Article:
i doubt the Chinese could ever be trusted at large, and increasing their tech and money levels will make them more authoritarian and draconian, not less, as almost all leftists seem to believe about humans broadly. a mistaken idea that underpins all leftist thought.

    reviewing more in depth tech history of the Cold War, and how much the Soviets were able to steal to be able to stay in the game, it’s hard to see how PRC does not come out victorious in a clash of civilizations by 2100 with the west. they’ll be able to steal most of the stuff they need to remain competitive, while the west slowly crumbles. in the Cold War it was the other way around – the west was sure of itself, it’s identity, and was technologically and economically ascendant.

    one of the biggest threats to the world in a more serious way is western developed AI stolen by the Chinese. if you thought bacteria and viruses escaping the clumsy and ham fisted Chinese authorities was an issue, wait a few decades.

    • Replies: @d dan
  27. @Felix Keverich

    “You guys went from Sino-worship to Sino-trashing so quickly!”

    i bonk them pretty regularly in these discussions.

    i think that the Chinese are still able to generate new and ‘interesting’ virus epidemics in 2020 because the country is such a filthy backwater, whereas it’s gonna be the Americans, yet again, who come to the rescue and develop the vaccine, says all there is to say about what the actual Chinese capabilities are.

    the Chinese are so smart, that if the entire planet HAD to rely on them to say, deflect an extinction level asteroid heading for Earth, humans would 100% for sure perish. whereas if pale penis persons were called on to save the day yet again, there’s a chance we wouldn’t all be wiped out.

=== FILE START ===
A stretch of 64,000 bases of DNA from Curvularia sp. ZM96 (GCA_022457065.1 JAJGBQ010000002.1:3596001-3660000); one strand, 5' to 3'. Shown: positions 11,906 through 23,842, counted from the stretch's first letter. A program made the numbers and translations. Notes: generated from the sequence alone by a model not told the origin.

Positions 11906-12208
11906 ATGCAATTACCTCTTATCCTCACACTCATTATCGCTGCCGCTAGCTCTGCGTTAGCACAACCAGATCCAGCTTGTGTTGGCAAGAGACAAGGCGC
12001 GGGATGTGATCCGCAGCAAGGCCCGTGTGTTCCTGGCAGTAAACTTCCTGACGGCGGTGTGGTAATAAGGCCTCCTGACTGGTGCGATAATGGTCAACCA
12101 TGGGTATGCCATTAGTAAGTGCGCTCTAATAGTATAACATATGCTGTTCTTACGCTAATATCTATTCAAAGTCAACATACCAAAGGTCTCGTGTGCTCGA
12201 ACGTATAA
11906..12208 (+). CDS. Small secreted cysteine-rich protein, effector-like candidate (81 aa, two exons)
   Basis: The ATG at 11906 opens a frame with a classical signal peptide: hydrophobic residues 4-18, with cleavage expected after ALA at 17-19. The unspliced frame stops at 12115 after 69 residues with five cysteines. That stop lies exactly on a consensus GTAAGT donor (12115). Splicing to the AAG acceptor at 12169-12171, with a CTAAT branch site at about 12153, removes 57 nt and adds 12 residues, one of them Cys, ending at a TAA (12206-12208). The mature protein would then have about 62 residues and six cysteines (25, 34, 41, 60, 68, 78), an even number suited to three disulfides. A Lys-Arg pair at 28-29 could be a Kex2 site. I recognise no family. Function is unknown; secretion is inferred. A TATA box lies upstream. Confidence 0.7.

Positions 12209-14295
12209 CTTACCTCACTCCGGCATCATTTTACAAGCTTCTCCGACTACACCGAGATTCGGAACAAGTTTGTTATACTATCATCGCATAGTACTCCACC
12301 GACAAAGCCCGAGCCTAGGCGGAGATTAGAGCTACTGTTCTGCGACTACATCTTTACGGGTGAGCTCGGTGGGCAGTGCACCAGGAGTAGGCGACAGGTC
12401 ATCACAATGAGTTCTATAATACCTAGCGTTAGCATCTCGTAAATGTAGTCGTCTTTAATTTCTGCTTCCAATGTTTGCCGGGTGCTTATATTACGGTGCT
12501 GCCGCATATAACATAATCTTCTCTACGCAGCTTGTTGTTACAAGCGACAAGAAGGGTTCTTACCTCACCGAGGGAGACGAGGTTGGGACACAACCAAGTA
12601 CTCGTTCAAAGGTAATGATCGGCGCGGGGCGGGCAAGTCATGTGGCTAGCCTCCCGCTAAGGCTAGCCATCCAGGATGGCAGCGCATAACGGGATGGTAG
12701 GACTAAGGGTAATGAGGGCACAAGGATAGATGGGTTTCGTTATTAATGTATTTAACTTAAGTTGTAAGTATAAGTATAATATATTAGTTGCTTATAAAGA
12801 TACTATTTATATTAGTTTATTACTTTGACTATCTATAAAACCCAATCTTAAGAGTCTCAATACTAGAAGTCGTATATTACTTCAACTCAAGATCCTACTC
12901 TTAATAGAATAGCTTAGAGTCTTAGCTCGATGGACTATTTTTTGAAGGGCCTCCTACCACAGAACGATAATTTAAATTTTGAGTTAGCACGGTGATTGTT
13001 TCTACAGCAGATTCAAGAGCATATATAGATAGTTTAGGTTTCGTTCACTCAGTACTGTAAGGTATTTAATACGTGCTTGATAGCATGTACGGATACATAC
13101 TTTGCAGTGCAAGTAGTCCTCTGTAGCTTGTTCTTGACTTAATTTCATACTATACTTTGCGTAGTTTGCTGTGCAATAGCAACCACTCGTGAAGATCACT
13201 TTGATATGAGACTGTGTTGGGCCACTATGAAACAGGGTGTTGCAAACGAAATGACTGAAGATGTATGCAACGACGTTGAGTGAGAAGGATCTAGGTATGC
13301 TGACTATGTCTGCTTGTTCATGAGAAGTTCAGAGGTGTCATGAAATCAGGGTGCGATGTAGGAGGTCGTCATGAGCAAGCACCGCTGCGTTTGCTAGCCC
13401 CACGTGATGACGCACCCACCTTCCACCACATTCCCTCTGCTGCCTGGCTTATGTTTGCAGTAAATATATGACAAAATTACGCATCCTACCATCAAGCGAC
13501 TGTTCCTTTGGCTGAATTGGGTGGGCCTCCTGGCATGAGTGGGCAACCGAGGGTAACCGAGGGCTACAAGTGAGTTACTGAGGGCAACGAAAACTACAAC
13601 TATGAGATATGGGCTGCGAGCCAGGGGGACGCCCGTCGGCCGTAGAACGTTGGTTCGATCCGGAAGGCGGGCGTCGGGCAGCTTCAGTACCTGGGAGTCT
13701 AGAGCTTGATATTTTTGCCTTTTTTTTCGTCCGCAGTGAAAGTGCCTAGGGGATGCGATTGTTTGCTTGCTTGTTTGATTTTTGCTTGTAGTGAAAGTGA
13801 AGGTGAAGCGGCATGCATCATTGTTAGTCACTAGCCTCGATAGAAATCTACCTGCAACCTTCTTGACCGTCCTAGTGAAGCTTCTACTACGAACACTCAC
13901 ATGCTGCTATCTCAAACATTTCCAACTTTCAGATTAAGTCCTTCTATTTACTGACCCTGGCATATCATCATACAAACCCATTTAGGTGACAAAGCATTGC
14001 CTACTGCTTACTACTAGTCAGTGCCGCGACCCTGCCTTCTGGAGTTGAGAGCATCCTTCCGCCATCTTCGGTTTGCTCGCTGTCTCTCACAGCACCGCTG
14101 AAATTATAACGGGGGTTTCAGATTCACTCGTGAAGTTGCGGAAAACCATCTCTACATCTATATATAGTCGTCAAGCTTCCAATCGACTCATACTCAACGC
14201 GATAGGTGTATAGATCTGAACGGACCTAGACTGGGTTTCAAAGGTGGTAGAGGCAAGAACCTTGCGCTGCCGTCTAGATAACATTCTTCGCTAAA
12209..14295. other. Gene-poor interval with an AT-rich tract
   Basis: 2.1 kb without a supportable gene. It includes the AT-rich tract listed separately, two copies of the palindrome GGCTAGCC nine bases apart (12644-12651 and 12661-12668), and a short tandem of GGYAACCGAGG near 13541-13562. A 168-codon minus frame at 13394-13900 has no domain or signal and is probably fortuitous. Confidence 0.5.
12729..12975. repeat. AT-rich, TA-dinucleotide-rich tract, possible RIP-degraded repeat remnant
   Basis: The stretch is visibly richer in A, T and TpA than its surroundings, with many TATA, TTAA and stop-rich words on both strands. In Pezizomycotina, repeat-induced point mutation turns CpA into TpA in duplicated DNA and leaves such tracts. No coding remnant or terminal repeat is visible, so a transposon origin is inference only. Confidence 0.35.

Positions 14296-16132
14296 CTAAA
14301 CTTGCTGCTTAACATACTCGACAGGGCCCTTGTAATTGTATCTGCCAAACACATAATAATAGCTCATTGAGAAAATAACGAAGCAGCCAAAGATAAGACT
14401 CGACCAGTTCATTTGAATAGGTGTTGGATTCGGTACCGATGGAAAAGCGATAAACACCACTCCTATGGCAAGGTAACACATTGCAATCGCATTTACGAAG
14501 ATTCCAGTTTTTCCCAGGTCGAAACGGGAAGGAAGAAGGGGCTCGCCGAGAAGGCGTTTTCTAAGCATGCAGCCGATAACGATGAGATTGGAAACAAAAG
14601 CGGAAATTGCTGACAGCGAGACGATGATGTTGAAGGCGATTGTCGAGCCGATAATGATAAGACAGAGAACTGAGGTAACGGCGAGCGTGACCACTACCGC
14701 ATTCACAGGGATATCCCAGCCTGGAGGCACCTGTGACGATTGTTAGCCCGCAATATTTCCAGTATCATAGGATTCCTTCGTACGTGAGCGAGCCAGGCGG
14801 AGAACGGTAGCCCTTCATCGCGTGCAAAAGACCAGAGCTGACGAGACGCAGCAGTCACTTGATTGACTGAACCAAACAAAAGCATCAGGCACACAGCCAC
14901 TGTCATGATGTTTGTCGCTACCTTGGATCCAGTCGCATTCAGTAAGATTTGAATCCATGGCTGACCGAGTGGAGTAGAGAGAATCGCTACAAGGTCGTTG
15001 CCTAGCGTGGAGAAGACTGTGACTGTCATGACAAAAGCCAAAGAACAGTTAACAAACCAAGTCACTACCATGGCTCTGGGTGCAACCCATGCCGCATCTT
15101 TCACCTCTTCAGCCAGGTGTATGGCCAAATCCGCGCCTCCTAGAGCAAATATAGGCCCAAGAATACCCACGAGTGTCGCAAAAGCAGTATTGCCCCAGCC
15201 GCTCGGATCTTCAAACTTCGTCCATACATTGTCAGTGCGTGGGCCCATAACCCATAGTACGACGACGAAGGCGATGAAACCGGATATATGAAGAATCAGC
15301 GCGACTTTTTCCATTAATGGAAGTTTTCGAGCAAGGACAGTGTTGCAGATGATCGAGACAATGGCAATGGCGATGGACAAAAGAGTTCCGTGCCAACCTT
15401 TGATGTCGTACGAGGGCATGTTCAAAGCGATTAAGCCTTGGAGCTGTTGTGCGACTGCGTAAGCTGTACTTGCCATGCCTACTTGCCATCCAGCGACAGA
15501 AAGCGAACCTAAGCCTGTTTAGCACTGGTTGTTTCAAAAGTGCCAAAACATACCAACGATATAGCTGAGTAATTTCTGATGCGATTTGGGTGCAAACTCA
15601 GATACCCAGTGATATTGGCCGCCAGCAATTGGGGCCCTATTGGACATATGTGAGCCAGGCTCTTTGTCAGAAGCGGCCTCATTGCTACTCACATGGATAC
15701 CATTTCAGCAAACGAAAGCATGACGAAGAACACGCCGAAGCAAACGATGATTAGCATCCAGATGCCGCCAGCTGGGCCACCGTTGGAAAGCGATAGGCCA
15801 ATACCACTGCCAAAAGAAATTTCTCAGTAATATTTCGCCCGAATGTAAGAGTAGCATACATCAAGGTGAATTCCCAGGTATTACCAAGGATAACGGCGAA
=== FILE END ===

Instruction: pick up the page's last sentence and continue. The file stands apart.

the Chinese are good at stealing stuff then pushing it too far, and that’s about it. but there’s a billion of them, and they want to win, and as Stalin said, quantity has a quality all it’s own.

    • Troll: Blinky Bill
  28. d dan says:
    @prime noticer

    “PRC,… they’ll be able to steal most of the stuff they need to remain…”

    Yeah, steal your way to world dominance, another novel idea from yet another sour loser. Chinese probably steals their quantum satellite from your brain, and steals their 5G from some non-existence US 5G companies.

    • Agree: Oscar Peterson
  29. d dan says:

    The infatuation of this author on this topic is amusing. But who am I to argue with this instant world renounced virologist, infectious disease specialist, public health expert, crisis management guru, sinologist, statistician,…

    “1,000-bed hospital … what’s the point? … one can always requisition other public places, such as schools,”